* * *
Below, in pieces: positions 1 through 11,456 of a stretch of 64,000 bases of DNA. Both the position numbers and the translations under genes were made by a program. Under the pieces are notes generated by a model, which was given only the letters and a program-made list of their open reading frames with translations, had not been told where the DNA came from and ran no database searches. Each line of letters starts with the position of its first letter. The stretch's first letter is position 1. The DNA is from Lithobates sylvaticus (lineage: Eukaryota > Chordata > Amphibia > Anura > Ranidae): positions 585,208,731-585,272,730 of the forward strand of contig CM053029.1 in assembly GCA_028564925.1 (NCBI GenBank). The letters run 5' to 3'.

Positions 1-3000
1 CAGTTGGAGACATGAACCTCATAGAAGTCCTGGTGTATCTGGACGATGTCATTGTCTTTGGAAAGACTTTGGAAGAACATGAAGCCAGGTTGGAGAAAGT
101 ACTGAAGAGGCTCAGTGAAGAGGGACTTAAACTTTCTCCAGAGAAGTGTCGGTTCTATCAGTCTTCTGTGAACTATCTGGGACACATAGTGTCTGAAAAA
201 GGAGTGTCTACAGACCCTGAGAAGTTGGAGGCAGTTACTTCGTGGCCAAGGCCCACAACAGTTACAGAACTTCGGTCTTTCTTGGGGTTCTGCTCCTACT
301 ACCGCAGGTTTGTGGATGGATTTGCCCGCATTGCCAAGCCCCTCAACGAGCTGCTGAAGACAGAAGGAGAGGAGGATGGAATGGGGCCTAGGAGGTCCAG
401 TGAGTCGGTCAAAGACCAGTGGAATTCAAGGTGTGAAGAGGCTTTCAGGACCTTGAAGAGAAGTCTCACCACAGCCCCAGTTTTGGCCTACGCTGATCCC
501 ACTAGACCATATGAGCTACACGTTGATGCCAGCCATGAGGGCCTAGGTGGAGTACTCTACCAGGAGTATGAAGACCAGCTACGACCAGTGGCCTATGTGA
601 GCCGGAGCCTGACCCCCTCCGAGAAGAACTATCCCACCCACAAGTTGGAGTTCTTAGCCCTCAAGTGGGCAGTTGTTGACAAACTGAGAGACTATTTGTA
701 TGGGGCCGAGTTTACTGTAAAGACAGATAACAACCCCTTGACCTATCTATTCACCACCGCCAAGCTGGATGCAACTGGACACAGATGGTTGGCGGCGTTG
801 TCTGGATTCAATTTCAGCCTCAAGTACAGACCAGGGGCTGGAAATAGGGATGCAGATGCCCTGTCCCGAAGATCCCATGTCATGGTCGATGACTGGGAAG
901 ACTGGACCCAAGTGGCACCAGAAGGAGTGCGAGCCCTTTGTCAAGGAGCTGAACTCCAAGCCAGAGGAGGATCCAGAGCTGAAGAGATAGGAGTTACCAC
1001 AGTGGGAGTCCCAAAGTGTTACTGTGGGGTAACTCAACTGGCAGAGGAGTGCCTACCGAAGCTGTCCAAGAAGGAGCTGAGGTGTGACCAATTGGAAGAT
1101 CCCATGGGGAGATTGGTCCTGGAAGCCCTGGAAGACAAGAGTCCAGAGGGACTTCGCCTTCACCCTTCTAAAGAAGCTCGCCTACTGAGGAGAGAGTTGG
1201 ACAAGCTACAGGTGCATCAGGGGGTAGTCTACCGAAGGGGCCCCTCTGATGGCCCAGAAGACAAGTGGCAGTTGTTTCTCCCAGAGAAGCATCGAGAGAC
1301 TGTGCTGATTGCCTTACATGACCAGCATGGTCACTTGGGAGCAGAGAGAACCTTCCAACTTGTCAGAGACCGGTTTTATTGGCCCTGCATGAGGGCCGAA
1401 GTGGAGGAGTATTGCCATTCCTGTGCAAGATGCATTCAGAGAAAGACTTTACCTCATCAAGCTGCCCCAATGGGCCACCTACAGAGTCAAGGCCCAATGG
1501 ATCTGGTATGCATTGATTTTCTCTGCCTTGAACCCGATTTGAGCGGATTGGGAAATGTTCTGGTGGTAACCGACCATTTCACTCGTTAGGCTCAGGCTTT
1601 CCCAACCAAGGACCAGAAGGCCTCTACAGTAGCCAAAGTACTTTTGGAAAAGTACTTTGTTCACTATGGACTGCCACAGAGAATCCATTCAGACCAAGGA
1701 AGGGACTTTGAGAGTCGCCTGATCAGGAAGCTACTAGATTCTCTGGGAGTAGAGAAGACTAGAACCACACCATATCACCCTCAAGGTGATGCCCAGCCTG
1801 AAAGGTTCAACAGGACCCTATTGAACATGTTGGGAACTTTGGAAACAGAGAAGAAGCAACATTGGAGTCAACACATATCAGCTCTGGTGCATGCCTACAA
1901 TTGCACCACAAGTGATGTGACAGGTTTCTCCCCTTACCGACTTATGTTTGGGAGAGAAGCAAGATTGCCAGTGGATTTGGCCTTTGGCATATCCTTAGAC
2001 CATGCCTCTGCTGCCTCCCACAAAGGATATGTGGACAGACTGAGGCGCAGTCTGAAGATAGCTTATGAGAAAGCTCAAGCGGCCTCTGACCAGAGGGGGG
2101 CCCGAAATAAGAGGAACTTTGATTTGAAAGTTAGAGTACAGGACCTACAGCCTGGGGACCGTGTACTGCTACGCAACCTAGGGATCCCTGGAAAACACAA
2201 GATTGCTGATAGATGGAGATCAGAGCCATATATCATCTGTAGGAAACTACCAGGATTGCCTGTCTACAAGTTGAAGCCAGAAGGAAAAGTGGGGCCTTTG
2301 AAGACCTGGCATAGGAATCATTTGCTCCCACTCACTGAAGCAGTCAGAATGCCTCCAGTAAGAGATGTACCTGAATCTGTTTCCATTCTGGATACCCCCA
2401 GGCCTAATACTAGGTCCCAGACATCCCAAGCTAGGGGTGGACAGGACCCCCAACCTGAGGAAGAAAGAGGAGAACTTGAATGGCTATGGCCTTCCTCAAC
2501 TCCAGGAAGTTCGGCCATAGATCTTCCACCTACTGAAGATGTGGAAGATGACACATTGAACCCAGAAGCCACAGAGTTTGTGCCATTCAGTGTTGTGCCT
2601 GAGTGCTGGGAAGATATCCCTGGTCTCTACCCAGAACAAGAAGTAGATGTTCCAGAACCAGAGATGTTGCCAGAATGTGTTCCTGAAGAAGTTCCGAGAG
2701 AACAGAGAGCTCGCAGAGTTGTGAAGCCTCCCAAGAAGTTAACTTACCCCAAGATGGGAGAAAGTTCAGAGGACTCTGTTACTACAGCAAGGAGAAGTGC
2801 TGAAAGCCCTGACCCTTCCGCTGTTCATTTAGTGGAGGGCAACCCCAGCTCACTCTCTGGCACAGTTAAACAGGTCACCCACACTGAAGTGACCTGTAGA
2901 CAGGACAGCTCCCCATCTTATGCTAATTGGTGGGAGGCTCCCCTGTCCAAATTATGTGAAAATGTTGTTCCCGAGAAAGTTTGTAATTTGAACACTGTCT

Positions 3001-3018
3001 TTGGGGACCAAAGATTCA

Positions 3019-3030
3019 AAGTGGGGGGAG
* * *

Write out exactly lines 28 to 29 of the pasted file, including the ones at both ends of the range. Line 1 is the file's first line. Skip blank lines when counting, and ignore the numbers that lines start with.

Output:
2501 TCCAGGAAGTTCGGCCATAGATCTTCCACCTACTGAAGATGTGGAAGATGACACATTGAACCCAGAAGCCACAGAGTTTGTGCCATTCAGTGTTGTGCCT
2601 GAGTGCTGGGAAGATATCCCTGGTCTCTACCCAGAACAAGAAGTAGATGTTCCAGAACCAGAGATGTTGCCAGAATGTGTTCCTGAAGAAGTTCCGAGAG